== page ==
But we had always been hoping for a visual experience closer to the actual novel. All You Need Is Kill is an action-packed military SF tale of armored soldiers taking on the violent and squishy alien Mimics. And there’s humor, a dash of philosophy, and even a dollop of romance. And we certainly didn’t want the female lead, “Full Metal Bitch” Rita Vrataski, to end up how women in movies and comics so often end up. So we decided to do the graphic novel ourselves, as Haikasoru’s first comic book project. Our company VIZ Media has immense experience with translation and localization of manga, but this was a whole new type of project.

We needed an artist and editor Joel Enos held several rounds of auditions. We got white Keijis—automatic failure. A few drew his fellow soldier Yonabaru with inhumanly tiny eyes—too manga. And one artist’s version of the Full Metal Bitch made her look like a steroid-addled version of Sting’s character from the movie version of Dune (that’s a miss).  Finally, we found Lee Ferguson, who drew this:

A normal young woman, realistic yet telegenic enough for the in-story media to make a fuss over. Someone who  you could believe had been an ordinary Midwestern girl who by necessity, not choice, became a soldier. Excellent.

I wrote the graphic novel’s script. I’ve done some comics work, and I’ve always wanted to write a graphic novel. “I’ve always wanted to write a graphic novel.” It’s the sort of thing you say if you don’t want to sound strange. I never wanted to write a graphic novel, even though I devoured comic books as a kid. Really, I didn’t even want to be Spider-Man when I was a nine-year-old reading comics in the same sort of dumpy apartment that Peter Parker lived in. I just wanted to open my window and swing across the street, then jump over to the Brooklyn Bridge and crawl on the cables to Manhattan, and hang out in the city all day. Never mind my acrophobia and vertigo.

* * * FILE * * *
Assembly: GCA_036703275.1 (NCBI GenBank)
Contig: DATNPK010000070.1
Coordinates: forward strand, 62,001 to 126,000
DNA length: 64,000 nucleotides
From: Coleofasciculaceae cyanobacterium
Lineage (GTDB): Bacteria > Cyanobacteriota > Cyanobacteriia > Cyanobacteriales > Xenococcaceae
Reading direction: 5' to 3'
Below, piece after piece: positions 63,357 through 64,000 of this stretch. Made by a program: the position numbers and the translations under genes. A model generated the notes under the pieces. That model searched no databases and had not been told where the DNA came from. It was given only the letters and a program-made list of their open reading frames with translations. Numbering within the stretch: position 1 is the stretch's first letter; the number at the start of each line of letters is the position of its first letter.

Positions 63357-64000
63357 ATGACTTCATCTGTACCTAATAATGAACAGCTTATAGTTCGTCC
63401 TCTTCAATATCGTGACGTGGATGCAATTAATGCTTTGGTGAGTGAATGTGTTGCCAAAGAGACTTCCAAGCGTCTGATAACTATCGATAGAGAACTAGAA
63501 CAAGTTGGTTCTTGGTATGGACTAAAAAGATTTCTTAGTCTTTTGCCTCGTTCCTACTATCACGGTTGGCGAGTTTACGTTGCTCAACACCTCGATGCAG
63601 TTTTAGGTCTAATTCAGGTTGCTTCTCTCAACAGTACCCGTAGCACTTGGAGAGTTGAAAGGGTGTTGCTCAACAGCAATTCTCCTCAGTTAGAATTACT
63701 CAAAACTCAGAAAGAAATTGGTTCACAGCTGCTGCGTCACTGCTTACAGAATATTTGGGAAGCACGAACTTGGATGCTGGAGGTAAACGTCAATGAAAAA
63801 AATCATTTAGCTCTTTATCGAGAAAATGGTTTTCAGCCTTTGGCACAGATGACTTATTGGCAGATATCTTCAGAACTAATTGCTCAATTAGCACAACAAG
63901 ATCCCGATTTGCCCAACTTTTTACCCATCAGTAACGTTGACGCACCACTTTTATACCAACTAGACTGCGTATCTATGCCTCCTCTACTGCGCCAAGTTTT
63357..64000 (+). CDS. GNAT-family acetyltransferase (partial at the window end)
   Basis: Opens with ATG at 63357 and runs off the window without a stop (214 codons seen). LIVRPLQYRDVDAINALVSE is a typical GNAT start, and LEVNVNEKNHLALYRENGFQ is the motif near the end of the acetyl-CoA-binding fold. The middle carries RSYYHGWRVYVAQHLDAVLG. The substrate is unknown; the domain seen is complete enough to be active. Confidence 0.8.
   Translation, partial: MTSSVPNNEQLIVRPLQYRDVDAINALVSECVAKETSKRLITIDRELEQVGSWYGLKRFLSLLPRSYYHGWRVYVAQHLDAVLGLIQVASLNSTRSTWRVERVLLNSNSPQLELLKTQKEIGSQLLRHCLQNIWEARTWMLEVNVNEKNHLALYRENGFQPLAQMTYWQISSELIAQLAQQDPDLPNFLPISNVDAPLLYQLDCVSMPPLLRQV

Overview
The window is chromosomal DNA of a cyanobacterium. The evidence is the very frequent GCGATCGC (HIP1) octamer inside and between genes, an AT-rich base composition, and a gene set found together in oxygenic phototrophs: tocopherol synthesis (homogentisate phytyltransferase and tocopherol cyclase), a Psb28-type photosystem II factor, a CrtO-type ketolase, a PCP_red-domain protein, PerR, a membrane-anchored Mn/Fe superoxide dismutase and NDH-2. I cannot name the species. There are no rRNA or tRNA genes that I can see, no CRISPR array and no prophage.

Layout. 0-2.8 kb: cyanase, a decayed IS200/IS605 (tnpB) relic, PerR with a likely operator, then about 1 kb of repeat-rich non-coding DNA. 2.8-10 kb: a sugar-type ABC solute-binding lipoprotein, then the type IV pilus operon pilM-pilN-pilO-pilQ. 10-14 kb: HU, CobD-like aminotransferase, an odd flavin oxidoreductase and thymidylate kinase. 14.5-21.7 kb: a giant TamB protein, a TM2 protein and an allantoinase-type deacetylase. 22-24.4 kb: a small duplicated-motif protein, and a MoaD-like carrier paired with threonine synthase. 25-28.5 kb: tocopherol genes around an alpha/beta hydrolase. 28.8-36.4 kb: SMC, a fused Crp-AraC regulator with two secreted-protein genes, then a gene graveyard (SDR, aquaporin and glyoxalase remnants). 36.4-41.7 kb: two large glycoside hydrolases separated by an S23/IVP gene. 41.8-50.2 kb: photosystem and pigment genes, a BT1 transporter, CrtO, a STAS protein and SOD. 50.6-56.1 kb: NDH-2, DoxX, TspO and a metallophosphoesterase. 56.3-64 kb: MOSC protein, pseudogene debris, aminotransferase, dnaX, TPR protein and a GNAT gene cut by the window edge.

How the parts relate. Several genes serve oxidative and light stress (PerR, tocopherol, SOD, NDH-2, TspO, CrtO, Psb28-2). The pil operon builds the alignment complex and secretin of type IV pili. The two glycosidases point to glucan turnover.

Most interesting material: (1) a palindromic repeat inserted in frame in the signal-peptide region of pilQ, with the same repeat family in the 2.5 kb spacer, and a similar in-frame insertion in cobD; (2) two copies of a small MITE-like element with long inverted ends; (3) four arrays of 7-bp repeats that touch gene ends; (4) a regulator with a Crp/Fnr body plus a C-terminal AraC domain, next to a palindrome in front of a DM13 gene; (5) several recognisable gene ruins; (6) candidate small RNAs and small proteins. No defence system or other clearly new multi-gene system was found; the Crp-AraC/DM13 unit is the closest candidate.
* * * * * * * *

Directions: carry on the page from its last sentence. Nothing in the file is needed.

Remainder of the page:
But it was important that the scripted be handled in-house. We wanted to stay true to the vision of Hiroshi Sakurazaka. There were also other obligations. Imagine a freelance writer being part of an instructional conversation along these lines:

“Remember, this is an adaptation of All You Need Is Kill, not Edge of Tomorrow. So don’t make any changes to the story that might also be in the movie.”

Oh, do I get to read the shooting script for the movie then?

“Of course not, no.”

So…you want me to imagine what changes the filmmakers might make to the movie adaptation, guess correctly, and then just not make those changes?

“Yes, that’s it!”

We did end up getting to see some snippets of the movie, and to hear a producer describe scenes to us, complete with waving hands and descriptions like “And then he’s all like, ‘What the fuck!’” so we had something to work with. Lee, our great artist, created a retrofuture visual design for the battle armor, playing against both the original mangastyle mecha-suits of the novel and the grim’n’gritty look of the film. And when he handed in a cover in which the Full Metal Bitch was attacking the enemy butt-first in the now common female character pose, Joel sent it back and Ferguson cheerfully turned her around.

So we got what we aimed for—a graphic novel that is an adaptation of one of our favorite works of Japanese science fiction, and that is, perhaps, also an adaptation of the movie that could have been. And I can say that I’m a graphic novelist, and that Haikasoru is now in the comic book business.

PS: don’t send us your pitches for comic books.


All You Need is Kill (graphic novel): Amazon|Barnes & Noble|Powell’s